1. Prepare the car for jacking. Apply the emergency brake and put the car in a safe holding gear: ``park'' for automatic transmissions and ``first gear'' for manuals. Turn off the ignition.

2. Remove the spare tire and tire-changing kit. Carefully lift the tire out of the trunk. If it's too heavy (some conventional spares weigh more than 40 pounds), try rolling it out to where it can be easily grasped and lowered to the ground. Remove all of the kit tools as well. Once the car is jacked up, it's difficult and dangerous to try to get something out of the trunk.

3. Brace the tires with blocks or bricks. This is an important safety precaution to keep the car from rolling when it is jacked up. If you're changing a front tire, blocks should be placed behind the rear tire diagonally opposite the tire being changed. If you're changing a rear tire, blocks should be placed securely around both front tires.

4. Remove the hubcap. Place the blunt tip of the lug wrench under the hubcap edge and apply pressure against the wheel. Do this in two or three places, so the cap pops off easily and undamaged. Lay the cap upside down, so you can put the lug nuts inside during Step 7. This will keep the nuts from rolling away or getting lost.

5. Loosen the lug nuts about two full turns each. You can try using the regular lug wrench, but you'll find that the cross-shaft wrench will give you more leverage and a better chance to loosen any stubborn nuts. If they're on too tight, have the instructor loosen them first. Penetrating oil will help to free nuts that are frozen or rusted to the studs.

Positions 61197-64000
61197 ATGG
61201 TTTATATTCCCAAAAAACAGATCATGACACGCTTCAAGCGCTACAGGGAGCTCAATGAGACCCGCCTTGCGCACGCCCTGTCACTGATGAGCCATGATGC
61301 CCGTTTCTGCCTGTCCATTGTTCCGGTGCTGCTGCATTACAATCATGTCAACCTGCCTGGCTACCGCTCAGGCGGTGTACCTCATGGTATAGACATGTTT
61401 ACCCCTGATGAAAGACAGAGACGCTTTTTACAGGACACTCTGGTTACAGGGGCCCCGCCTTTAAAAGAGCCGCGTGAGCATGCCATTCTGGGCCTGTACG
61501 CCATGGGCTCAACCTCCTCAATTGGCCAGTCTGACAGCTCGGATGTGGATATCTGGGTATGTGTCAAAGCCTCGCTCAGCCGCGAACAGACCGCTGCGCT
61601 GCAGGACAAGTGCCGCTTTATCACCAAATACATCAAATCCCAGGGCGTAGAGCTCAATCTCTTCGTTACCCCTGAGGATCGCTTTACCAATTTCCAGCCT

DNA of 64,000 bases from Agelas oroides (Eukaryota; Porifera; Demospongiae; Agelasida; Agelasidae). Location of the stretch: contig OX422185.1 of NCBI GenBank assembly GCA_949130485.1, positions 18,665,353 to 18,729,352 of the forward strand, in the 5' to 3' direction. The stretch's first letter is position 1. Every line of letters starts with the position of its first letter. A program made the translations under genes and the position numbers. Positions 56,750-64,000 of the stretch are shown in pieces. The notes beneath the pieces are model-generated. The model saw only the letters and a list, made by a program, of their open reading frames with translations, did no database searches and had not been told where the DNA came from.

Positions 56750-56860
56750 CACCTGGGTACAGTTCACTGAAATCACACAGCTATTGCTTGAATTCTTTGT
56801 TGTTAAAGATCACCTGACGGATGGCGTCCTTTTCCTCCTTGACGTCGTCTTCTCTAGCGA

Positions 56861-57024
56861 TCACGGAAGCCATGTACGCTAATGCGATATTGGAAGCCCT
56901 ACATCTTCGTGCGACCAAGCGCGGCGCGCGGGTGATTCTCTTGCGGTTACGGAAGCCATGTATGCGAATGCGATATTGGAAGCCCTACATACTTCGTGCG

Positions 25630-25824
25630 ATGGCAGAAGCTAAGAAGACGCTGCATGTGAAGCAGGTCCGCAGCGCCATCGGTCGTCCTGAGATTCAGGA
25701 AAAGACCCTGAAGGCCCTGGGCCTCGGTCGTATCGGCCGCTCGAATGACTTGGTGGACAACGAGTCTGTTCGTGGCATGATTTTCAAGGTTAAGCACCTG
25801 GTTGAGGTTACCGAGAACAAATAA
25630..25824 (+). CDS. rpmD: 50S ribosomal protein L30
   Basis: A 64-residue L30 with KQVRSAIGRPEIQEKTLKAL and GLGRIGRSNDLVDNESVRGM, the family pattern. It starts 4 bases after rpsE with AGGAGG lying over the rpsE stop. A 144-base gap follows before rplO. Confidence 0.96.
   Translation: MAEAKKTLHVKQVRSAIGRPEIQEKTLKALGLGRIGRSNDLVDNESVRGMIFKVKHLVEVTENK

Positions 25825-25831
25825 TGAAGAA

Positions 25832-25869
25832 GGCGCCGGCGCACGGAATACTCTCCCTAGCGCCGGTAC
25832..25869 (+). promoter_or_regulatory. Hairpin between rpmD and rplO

6. Assemble the jack and raise the car. Position the jack in its base, place the jack hook on the bumper (underneath or in a pre-drilled slot), set the jack control tab for ``up,'' and insert the jack handle (blunt end of the lug wrench).

For safety, make sure the jack base is angled slightly under the car. As it is raised, the jack should become absolutely vertical. Now, using full up-and-down strokes, raise the car until the tire being changed is 1 or 2 inches off the ground.

7. Remove the lug nuts. With one hand holding the tire on, remove the pre-loosened nuts and place them in the overturned hubcap.

8. Remove the wheel. Grasp the tire with both hands and carefully pull it toward you. If you're crouched in a good position and braced for the weight, the tire should come off the studs and bounce to the ground safely.

9. Install the spare tire. Position the spare so that it can be raised and slipped on the studs in one gradual motion.

Have someone show you how first. A true expert can show you how to balance the fire on a lug wrench or foot so it can be raised more easily. Once the tire is on, screw the nuts on by hand; then tighten them with a lug wrench until the wheel turns. (Don't tighten them further until Step 11.)

10. Lower the jack. Flip the jack control tab to ``down'' and lower the car slowly.

11. Finish tightening the lug nuts. This should be done in a crisscross sequence, so the wheel is secured evenly on the hub.

12. Replace the hubcap. Tap it carefully in place with a rubber mallet or the palm of your hand.

13. Disassemble the jack.

14. Remove the wheel blocks.

15. Put everything back in the trunk of the car, including the wheel you just removed. Your instructor should show you how to grasp the wheel so you can lift it safely into the trunk.

16. Release the emergency brake.